Randomization in Online Computation

Final Public Oral Dissertation Defense

Steve Seiden, ICS, UC Irvine

We study the use of randomization to improve the performance of online algorithms. Two problems are examined.

First we study the metrical task system problem of Borodin,
Linial, and Saks. For this problem, these authors give a
deterministic (2*n* - 1)-competitive algorithm.
Using a technique we call thresholding, we design a randomized
algorithm which is
(*e*/(*e* - 1)*n* - 1/(*e* - 1) __
~__ 1.5820*n* - 0.5820)-competitive. For
uniform task systems, Borodin, Linial, and Saks present an
algorithm which is 2*H*_{n}-competitive, and
show a lower bound of *H*_{n}. Again using
thresholding, we design a randomized algorithm which is
(*H*_{n}/ln 2 __
~__ 1.4427*H*_{n} + 1)-competitive.
Using a different technique we design an algorithm which is
(*H*_{n} + O(sqrt log *
n*))-competitive.

The second problem studied is online multiprocessor scheduling.
The problem of scheduling independent jobs on *m* machines
originates with Graham. While the deterministic case of this
problem has been studied extensively, little work has been done on
the randomized case. For *m* = 2 a randomized
4/3-competitive algorithm was found by Bartal, Fiat, Karloff and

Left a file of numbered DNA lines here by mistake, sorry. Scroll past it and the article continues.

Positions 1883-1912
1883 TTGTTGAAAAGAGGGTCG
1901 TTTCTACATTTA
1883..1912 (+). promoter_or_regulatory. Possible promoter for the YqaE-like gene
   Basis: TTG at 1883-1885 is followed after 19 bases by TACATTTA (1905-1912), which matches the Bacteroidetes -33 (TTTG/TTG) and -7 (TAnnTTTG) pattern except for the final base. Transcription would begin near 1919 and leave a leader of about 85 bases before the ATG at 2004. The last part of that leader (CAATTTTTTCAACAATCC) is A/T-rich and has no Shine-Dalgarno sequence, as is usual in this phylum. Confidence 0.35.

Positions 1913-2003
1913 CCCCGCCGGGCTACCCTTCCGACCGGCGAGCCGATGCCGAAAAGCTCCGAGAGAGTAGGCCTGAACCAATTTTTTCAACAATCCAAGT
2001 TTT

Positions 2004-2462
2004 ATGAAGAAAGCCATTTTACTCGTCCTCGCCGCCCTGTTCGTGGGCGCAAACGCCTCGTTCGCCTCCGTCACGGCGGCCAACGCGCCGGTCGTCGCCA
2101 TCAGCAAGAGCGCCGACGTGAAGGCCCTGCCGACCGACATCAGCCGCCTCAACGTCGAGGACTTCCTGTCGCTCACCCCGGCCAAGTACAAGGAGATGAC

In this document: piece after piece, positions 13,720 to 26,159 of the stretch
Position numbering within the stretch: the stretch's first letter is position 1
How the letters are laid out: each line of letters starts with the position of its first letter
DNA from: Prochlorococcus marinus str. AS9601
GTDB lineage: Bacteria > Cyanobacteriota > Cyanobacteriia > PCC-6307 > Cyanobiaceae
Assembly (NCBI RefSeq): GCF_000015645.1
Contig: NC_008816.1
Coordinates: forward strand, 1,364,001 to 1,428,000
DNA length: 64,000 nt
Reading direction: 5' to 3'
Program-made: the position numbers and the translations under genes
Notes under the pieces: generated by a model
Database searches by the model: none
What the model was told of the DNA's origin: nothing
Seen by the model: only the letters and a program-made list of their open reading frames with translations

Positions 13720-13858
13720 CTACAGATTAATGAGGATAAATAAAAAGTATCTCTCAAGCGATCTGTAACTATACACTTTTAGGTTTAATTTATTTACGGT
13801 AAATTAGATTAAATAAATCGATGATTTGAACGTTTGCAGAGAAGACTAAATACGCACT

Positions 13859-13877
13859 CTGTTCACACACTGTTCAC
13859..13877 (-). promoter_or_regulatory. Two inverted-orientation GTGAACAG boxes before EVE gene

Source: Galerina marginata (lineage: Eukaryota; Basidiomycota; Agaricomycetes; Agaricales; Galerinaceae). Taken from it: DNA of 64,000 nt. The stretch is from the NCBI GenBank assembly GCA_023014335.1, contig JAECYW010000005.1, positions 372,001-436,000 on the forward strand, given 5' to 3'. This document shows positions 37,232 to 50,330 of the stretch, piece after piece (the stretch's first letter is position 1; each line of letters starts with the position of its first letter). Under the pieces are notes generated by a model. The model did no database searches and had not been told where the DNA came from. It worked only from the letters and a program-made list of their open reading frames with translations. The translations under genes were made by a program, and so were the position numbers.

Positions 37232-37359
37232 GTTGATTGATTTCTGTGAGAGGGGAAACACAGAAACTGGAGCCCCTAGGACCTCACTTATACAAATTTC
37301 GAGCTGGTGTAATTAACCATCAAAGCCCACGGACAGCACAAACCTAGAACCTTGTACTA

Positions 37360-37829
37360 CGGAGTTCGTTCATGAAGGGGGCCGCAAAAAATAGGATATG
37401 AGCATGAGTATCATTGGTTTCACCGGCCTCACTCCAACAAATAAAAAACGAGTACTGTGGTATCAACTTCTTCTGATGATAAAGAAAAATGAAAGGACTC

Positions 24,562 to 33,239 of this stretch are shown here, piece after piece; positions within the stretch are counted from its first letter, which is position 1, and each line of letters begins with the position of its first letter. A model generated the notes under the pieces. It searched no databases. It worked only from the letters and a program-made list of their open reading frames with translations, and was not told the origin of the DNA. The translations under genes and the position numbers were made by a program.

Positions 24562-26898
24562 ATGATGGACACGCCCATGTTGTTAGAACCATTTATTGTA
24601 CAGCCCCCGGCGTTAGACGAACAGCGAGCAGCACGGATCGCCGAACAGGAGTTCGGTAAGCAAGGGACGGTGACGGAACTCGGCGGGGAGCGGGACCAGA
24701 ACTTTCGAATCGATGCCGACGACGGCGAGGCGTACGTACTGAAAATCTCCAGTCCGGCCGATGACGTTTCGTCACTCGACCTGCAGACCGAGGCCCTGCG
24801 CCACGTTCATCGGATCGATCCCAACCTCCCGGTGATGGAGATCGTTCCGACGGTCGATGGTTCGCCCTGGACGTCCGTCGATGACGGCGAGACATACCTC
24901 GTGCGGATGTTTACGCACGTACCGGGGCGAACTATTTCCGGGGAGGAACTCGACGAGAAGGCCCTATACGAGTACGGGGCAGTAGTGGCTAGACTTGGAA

Vohra. A randomized algorithm for *m* __>__ 3
is presented. It achieves competitive ratios of 1.55665, 1.65888,
1.73376, 1.78295 and 1.81681, for *m* = 3, 4, 5, 6,
7 respectively. These competitive ratios are less than the best
deterministic lower bound for *m* = 3, 4, 5 and less
than the best known deterministic competitive ratio for *
m* = 3, 4, 5, 6, 7. Two models of multiprocessor
scheduling with rejection are studied. The first is the model of
Bartal, Leonardi, Marchetti-Spaccamela, Sgall and Stougie. Two
randomized algorithms for this model are presented. The first
algorithm performs well for small *m*, achieving competitive
ratios of 3/2,
(7 + sqrt 129)/10 < 1.83579,
(5 + 2 sqrt 22)/7 < 2.05441 for
*m* = 2,3,4, respectively. The second algorithm
outperforms the first for *m* __>__ 5. It
beats the deterministic algorithm of Bartal *et al.* for all
*m* = 5, ... 1000. It is conjectured that
this is true for all *m*. The second model differs in that
preemption is allowed. For this model, randomized algorithms are
presented which outperform the best deterministic algorithm for
small *m*.